It was during the autumn of 2003 that I fist became involved with digital image capture, via the digi-scoping revolution. A two million pixel Nikon "Coolpix" pressed against the eyepiece (30x magnification) of my trusty Kowa TSN 823 and off I went. Happily clicking away at any birds that were prepared to sit still long enough for me to get the, tripod mounted, scope focused and the camera in position. It was ground breaking stuff back then and something which really assisted my enjoyment of birding wherever I found myself.
|Bev and I were on our honeymoon - she'd married a birder!|
Digi-scoping kit came as essential items in the hand luggage, tripod in my suitcase.
It wasn't too long, however, before I started to recognise the limitations of digi-scoping as numbers of my fellow Kent birders began to explore the image stabilised benefits of the new fangled d-SLR camera and lens combinations. It is without doubt that there remain certain situations, even in 2020, where digi-scoping can have an edge but, as technology rapidly advances, they are becoming ever more uncommon. Indeed, some of the top end bridge cameras are absolutely incredible when used by someone who knows what they're doing? Let's get this said, here and now, a top end camera and lens combo doesn't automatically make a good photographer just as an expensive pen won't produce a better writer. No; both are skills which require time and effort to become anything more than very ordinary.
|Even without image stabilisation my camera kit has the capability to|
record very pleasing images. It's the idiot holding it that is the
major fly in the ointment!
Me? I'm perfectly content to stick with the camera kit which has been the mainstay of my blogging since I purchased that first Canon EOS 400d and Sigma 150 - 500 mm lens combo around 2008. Working for Fuji, as I now do, I'd have to be an Ostrich not to realise how far digital image technology has advanced since I started out but have no need, or desire, to upgrade my gear; happy that this kit is well capable of suffering the mistreatment it's frequently subjected to without ill effect. To put it another way - it's bloody bomb proof! The other major difference between digi-scoping and d-SLR type image capture is the obvious ease of recording flight photography. If it had not been the case then, I'm sure, I'd still be pressing the "Coolpix" on the Kowa eyepiece, although it might now have been replaced by my phone?
|My first split cane caught "twenty" from the Royal Military Canal - happy days!|
Photos are not why I venture out into the field, with rods or binoculars, but I can't deny that a camera has the ability to ensure a memory is captured, thus enhance the experience whatever it might have been? I think what I'm trying to say is that photography is not a hobby in itself, but a very nice bi-product of my obsession with aspects of outdoor pursuits. I certainly cherish those moments when I'm posing with a decent fish, although it is the capture, not the image, from which I derive the greatest pleasure. A spinning centrepin, creaking cane and adrenaline rushes are not capable of being captured in an image, yet instantly recalled when looking at a photo of by-gone successes.
|Saoulas sun-set. Kefalonia magic|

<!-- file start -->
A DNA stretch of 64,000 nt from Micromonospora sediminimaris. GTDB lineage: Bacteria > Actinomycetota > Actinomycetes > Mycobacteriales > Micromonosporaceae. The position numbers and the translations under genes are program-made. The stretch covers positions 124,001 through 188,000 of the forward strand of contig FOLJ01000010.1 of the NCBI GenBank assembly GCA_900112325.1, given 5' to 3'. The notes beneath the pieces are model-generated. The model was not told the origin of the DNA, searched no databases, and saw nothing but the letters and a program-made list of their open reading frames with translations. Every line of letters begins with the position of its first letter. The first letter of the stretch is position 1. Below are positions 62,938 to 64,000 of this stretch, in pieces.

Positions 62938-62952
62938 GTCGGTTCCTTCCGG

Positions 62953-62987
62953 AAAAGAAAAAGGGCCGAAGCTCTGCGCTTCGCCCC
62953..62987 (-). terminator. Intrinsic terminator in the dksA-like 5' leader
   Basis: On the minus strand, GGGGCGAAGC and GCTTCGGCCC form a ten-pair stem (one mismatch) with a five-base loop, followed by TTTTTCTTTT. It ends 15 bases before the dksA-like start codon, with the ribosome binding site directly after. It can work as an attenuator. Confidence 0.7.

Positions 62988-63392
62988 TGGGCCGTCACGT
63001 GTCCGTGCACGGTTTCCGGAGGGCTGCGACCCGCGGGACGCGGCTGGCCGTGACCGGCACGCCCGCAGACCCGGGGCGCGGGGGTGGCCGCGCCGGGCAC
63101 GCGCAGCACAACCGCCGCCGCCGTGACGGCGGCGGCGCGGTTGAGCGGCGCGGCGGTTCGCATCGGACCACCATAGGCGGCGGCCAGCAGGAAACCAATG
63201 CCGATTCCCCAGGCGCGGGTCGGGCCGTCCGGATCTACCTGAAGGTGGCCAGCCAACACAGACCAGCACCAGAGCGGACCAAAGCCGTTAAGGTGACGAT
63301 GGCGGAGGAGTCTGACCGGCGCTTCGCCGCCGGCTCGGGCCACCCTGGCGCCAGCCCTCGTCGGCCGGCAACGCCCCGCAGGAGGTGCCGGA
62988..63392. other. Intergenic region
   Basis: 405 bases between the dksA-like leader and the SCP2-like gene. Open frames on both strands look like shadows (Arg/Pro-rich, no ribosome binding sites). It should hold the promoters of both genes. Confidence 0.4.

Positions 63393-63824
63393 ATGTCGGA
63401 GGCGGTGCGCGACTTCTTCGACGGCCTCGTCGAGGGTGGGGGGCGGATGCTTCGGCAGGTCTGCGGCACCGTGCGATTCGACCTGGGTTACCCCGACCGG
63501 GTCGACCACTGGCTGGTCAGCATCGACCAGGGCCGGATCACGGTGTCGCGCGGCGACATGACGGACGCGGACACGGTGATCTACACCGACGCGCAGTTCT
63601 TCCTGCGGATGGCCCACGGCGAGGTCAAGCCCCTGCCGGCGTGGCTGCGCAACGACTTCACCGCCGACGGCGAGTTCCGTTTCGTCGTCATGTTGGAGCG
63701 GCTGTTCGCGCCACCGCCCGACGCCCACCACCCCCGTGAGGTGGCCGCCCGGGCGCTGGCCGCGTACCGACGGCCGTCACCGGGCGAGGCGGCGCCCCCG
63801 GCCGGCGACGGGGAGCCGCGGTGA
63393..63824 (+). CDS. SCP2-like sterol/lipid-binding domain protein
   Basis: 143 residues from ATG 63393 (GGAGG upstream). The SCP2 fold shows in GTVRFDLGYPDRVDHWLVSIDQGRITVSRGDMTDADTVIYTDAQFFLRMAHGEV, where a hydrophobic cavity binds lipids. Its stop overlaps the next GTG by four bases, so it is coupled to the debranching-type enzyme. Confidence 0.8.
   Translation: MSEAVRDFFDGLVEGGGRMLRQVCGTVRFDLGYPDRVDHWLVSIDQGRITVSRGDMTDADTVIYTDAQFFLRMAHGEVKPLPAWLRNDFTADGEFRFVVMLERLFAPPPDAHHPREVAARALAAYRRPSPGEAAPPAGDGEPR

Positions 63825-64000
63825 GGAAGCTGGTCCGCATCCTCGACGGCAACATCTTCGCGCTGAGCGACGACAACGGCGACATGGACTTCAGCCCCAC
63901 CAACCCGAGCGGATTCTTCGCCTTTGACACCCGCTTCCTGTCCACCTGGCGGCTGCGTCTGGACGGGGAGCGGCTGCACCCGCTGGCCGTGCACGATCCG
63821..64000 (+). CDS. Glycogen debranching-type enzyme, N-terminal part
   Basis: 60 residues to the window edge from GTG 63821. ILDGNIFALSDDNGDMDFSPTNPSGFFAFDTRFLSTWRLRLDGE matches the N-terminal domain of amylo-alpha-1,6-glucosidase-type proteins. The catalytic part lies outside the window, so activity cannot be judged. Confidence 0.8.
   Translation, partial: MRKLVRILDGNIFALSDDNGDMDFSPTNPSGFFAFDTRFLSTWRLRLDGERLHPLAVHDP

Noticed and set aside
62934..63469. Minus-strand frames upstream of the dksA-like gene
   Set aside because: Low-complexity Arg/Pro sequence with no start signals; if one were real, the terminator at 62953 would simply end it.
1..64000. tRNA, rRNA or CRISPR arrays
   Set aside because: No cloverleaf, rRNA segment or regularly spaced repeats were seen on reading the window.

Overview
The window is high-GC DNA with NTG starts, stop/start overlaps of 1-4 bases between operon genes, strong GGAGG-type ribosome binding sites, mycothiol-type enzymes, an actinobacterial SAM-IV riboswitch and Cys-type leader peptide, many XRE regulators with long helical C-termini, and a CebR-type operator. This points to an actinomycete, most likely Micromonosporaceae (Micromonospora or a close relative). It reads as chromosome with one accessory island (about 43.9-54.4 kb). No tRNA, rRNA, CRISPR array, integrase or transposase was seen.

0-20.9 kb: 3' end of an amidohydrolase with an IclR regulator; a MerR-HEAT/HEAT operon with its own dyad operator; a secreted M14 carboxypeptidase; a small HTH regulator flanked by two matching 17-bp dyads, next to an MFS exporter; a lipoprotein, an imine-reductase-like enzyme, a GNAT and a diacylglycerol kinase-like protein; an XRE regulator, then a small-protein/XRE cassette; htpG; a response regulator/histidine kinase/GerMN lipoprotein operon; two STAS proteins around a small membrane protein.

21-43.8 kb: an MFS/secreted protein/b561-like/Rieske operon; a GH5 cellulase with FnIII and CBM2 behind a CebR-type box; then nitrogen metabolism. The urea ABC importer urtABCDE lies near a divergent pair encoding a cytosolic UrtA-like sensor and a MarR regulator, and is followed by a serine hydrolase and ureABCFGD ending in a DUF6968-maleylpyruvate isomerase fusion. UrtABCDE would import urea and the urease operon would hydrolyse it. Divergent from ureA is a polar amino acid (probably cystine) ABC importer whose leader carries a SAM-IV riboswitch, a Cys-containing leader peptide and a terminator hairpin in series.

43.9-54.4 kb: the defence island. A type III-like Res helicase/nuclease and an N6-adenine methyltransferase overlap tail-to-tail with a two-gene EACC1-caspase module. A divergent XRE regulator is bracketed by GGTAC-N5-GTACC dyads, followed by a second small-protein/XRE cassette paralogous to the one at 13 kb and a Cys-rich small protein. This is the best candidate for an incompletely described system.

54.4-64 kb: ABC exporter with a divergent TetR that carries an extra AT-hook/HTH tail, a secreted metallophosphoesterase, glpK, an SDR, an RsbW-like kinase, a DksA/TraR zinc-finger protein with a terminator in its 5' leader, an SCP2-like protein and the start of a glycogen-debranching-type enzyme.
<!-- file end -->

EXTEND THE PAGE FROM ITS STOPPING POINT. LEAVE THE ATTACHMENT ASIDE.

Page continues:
Although I've never sought to pursue image capture as a reason for going outside, having the gear to hand has lead me to experiment with many aspects of photography purely because I can. Doesn't matter if it's scenery or macro stuff. I screw it up, can't get upset because it's not why I'm outdoors in the first place? However, the more I practice the luckier I seem to get, and have been very fortunate to have taken some very pleasing images during my wanderings. What must be recognised is that the digital camera technology/computer software is far more talented than I'll ever be and, as such, even an idiot will get lucky some times.
|Got absolutely no idea what it is? Doesn't stop me enjoying the image.|
Every now and then I will point the kit in the direction of a subject and fire away, completely oblivious to camera settings and the like, not downloading the results til some while later. Only then will I start to think "what the f*ck is that?" The recent run of bad weather has resulted in several such moments, one hailing back to June 2017! I've been poncing about for many years attempting to photograph the local Common Swifts which nest in the roof spaces of some of the older buildings around St. Luke's. I'd not had much success, so was happy to continue the project when Bev and I spent a week on Tenerife. It was Plain, not Common, Swifts that provided the subject matter and I clicked away merrily whenever the opportunity arose. Although we enjoyed the break, it wasn't a "good" holiday and certainly have no intentions of going back. I blogged about the event at the time and left it at that. Last Saturday I started to revisit some old files and came upon an image which had me totally bemused.
|Not quite up to the standard of my Alpine Swift opener, these record images|
do enough to allow an appreciation of the subtle differences between
Plain Swift and its' more familiar Common cousin?
I'd certainly managed to capture some record images of the Plain Swifts which frequented the resort, but had completely overlooked this!
|What the f*ck? Further scrutiny revealed the obvious white cheek patch to be a small feather - destined for a nest site?|